# Translations

# Translations

In Euclidean geometry, a translation is the act of moving all points within a group in a constant distance and in a specified direction. It is one of the three transformations that move a figure in the plane without changing its size or shape. (The other two are rotations and reflections.) In a translation, the figure is moved in a single direction without turning it or flipping it over (Figure 1).

A translation can, of course, be combined with the two other rigid motions (as transformations that preserve a figure’s size and shape are called), and it can, in particular, be combined with another translation. The product of two translations is also a translation, as illustrated in Figure 2.

If a set of points is drawn on a coordinate plane, it is a simple matter to write equations that will connect a point (x,y) with its translated image (x^{1},y^{1}). If a point has been moved a units to the right or left and b units up or down, a will be added to its x-coordinate and b to its y-coordinate (Figure 3). (If a< 0, the motion will be to the left; and if b< 0, down.) Therefore,

*x* ^{1} = *x* + *a x* = *x* ^{1} – *a*

or

*y* ^{1} = *y* + *b y* = *y* ^{1} – *b*

In these equations, the axes are fixed and the points are moved. If one wishes, the points can be kept fixed and the axes moved. This is called a translation of axes. If the axes are moved so that the new origin is at the former point (a,b), then the new coordinates, (x^{1},y^{1}) of a point (x,y) will be (x - a, y - b).

If one has two translations:

*x* ^{1} = *x* + 3 *y* ^{1} = *y* – 6

*x* ^{11} = *x* ’– 2 *y* ^{11} = *y* ^{1} + 1

they can be combined into a single transformation. By substitution, one has

*x* ^{11} = *x* + 1 *y* ^{11} = *y* – 5,

which is another translation. This arrangement illustrates that the product of two translations is itself a translation, as claimed earlier.

## If one has two translations

The idea of a translation is a very common one in the practical world. Many machines are translational

in their operation. A machinist that cranks the cutting-tool holder up and down the bed of the lathe, is translating it. The piston of an automobile engine is translated up and down in its cylinder. The chain of a bicycle is translated from one sprocket wheel to another as the cyclist pedals, and so on.

The bicycle chain is not only translated, it works because it has translational symmetry. After a translation of one link, it looks exactly as it did before. Because of this symmetry, it continues to fit over the teeth of the sprocket wheel (which itself has rotational symmetry) and to turn it.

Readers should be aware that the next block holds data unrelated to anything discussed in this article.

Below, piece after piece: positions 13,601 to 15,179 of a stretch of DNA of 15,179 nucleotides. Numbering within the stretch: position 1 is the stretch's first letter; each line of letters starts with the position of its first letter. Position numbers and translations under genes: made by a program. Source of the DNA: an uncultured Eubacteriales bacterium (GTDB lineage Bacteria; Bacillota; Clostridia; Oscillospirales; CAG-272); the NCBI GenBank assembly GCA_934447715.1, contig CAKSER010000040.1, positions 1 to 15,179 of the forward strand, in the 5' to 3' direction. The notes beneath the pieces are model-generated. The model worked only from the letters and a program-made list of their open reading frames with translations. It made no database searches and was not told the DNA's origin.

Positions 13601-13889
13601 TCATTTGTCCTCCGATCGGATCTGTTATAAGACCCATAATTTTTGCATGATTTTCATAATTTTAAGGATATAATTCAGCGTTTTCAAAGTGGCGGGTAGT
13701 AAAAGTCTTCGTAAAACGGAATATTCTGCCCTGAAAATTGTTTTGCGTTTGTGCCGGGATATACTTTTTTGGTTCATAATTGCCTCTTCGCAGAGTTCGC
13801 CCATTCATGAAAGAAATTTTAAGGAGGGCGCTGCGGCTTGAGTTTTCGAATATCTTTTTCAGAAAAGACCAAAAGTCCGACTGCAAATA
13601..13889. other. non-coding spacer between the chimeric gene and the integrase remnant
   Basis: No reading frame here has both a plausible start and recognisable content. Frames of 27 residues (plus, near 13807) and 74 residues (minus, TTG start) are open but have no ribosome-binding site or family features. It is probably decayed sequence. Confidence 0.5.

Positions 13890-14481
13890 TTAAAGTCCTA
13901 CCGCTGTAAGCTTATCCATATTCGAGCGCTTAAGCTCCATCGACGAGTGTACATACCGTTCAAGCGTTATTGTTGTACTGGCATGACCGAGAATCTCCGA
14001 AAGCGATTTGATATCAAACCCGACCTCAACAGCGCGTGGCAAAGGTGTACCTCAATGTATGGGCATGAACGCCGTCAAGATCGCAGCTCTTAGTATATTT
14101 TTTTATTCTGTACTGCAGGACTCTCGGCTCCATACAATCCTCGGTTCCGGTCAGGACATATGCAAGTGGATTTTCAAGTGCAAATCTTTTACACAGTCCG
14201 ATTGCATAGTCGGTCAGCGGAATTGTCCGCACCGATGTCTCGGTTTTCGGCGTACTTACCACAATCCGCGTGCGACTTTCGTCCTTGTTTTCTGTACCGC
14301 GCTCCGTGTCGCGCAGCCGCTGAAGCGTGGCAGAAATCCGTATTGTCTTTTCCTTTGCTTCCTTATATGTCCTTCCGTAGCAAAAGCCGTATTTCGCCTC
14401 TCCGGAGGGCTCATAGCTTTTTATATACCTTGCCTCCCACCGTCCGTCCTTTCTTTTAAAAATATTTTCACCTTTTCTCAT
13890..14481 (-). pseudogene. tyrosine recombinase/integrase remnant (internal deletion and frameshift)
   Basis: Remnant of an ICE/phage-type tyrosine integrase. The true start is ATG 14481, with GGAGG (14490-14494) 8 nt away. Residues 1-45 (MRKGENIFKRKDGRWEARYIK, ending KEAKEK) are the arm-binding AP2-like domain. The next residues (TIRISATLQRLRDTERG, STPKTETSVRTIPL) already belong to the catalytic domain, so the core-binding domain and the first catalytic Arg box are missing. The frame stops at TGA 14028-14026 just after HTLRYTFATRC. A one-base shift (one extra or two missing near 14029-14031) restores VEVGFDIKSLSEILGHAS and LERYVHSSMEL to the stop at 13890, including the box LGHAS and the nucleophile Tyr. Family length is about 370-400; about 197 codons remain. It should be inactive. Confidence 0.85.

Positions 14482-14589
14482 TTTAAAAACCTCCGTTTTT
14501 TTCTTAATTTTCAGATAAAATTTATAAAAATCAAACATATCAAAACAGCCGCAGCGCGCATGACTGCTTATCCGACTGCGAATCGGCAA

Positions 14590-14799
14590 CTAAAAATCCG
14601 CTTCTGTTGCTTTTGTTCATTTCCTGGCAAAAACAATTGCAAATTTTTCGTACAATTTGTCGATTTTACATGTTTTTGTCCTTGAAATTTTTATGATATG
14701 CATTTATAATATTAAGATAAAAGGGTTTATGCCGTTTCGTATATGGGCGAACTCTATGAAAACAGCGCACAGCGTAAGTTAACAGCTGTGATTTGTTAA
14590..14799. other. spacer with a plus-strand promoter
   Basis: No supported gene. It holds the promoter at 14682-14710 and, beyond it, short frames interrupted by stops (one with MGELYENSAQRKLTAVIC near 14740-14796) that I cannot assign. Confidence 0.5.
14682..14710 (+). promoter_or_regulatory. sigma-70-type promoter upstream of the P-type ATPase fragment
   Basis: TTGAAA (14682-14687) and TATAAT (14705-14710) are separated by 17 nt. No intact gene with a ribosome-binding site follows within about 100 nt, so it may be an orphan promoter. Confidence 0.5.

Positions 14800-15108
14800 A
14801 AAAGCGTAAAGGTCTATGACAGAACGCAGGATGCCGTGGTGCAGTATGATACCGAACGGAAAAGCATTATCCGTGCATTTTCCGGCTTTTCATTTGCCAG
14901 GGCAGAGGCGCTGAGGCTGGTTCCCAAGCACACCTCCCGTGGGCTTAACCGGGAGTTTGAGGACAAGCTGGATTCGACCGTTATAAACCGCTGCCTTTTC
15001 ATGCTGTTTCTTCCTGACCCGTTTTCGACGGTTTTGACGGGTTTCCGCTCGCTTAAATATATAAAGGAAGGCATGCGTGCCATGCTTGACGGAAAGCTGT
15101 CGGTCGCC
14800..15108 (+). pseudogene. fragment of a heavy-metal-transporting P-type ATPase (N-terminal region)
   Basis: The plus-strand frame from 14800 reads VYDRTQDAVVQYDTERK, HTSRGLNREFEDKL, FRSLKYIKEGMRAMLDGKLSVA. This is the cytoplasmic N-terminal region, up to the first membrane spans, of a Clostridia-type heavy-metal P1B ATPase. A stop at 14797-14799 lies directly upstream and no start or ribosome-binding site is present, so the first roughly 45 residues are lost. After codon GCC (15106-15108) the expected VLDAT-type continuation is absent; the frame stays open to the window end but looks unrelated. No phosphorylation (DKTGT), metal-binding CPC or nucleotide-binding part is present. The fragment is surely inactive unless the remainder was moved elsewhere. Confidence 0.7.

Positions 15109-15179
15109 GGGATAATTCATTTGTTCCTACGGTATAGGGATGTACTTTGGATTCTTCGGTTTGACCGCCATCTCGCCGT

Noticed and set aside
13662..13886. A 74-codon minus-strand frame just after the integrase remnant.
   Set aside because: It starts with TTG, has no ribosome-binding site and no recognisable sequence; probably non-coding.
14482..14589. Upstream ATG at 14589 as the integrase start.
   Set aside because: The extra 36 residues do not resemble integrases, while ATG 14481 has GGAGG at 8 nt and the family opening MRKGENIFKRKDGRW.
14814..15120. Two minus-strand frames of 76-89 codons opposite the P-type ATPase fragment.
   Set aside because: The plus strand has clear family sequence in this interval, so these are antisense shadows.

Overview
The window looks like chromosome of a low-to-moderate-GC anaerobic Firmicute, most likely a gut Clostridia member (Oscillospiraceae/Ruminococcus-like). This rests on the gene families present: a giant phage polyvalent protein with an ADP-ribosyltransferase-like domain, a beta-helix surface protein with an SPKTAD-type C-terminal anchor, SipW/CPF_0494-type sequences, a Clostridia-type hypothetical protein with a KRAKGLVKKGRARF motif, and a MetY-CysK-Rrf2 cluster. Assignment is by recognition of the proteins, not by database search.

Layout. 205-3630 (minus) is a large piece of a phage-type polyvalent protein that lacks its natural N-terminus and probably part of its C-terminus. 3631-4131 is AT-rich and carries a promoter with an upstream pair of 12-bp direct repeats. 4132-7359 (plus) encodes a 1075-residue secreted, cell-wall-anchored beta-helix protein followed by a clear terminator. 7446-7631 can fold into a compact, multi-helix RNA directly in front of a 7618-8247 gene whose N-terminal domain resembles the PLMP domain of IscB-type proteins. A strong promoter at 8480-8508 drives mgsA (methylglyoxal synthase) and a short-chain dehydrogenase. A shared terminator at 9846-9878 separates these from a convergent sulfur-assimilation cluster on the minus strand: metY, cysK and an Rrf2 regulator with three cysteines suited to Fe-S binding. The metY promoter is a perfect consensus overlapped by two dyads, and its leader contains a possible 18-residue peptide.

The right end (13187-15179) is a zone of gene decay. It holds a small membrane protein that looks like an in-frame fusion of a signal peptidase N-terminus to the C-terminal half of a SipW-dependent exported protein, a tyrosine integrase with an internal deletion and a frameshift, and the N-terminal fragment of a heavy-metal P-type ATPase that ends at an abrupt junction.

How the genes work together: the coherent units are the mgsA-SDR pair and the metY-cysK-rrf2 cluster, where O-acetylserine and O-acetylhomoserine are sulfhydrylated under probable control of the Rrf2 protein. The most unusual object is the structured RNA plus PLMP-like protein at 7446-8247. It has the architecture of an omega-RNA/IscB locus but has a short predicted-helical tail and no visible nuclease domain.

One important use of translations is to simplify an equation that represents a set of points. The equation xy - 2x + 3y -13 = 0 can be written in factored form (x + 3)(y - 2) = 7. Then, letting x^{1} =x+3andy^{1} =y - 2, the equation is simply x^{1} y^{1} = 7, which is a much simpler and more easily recognized form.

Such transformations are useful in drawing graphs where many points have to be plotted. The graph of x^{1} y^{1} = 7 is a hyperbola whose branches lie entirely in the first and third quadrants with the axes as asymptotes. It is readily sketched. The graph of the original equation is also a hyperbola, but that fact may not be immediately apparent, and it will have points in all four quadrants. Many points may have to be plotted before the shape takes form.

If one has an equation of the form ax^{2} +by^{2} +cx+ dy + e = 0, it is always possible to find a translation that will simplify it to an equation of the form ax^{2} + by^{2} +E=0.

For example, the transformation x = x^{1} - 2 and y=y^{1} + 1 will transform x^{2} +3y^{2} +4x -6y-2=0 into: x^{2} + 3y^{2} - 9 = 0, which is recognizable as an ellipse with its center at the origin.

Transformations are particularly helpful in integrating functions such as integral (x + 5)^{4} dx because integral x^{4} dx is very easy to integrate, while the original is not. After the translated integral has been figured out, the result can be translated back, substituting x + 5 for x.

Translational symmetry is sometimes the result of the way in which things are made; it is sometimes the goal. Newspapers, coming off a web press, have translational symmetry because the press prints the same page over and over again. Picket fences have translational symmetry because they are made from pickets all cut in the same shape. Ornamental borders, however, have translational symmetry because such symmetry adds to their attractiveness. The gardener could as easily space the plants irregularly, or use random

### KEY TERMS

**Rigid motion** —A transformation of a plane figure that does not alter the size or shape of the figure.

varieties, as to make the border symmetric, but a symmetric border is often viewed as aesthetically pleasing.

*See also* Rotation.

## Resources

### BOOKS

Coxeter, H. S.M., and S. L. Greitzer. *Geometry Revisited. Washington,* DC: Mathematical Association of America, 1967.

Hilbert, David, and S. Cohn-Vossen. *Geometry and the Imagination.* Providence, RI: AMS Chelsea, 1999. Newman, James, ed. The World of Mathematics. New York: Simon and Schuster, 1956.

Noronha, Maria Helena. *Euclidean and Non-Euclidean Geometries.* Upper Saddle River, NJ: Prentice Hall, 2002.

Pettofrezzo, Anthony. *Matrices and Transformations.* New York: Dover, 1966.

Savchev, Svetoslav, and Titu Andreescu. *Mathematical Miniatures.* Washington, DC: Mathematical Association of America, 2003.

Slavin, Stephen L. *Geometry: A Self-teaching Guide.* Hoboken, NJ: John Wiley & Sons, 2005.

Yaglom, I. M. *Geometric Transformations.* Washington, DC: Mathematical Association of America, 1962.

J. Paul Moulton

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#### NEARBY TERMS

**Translations**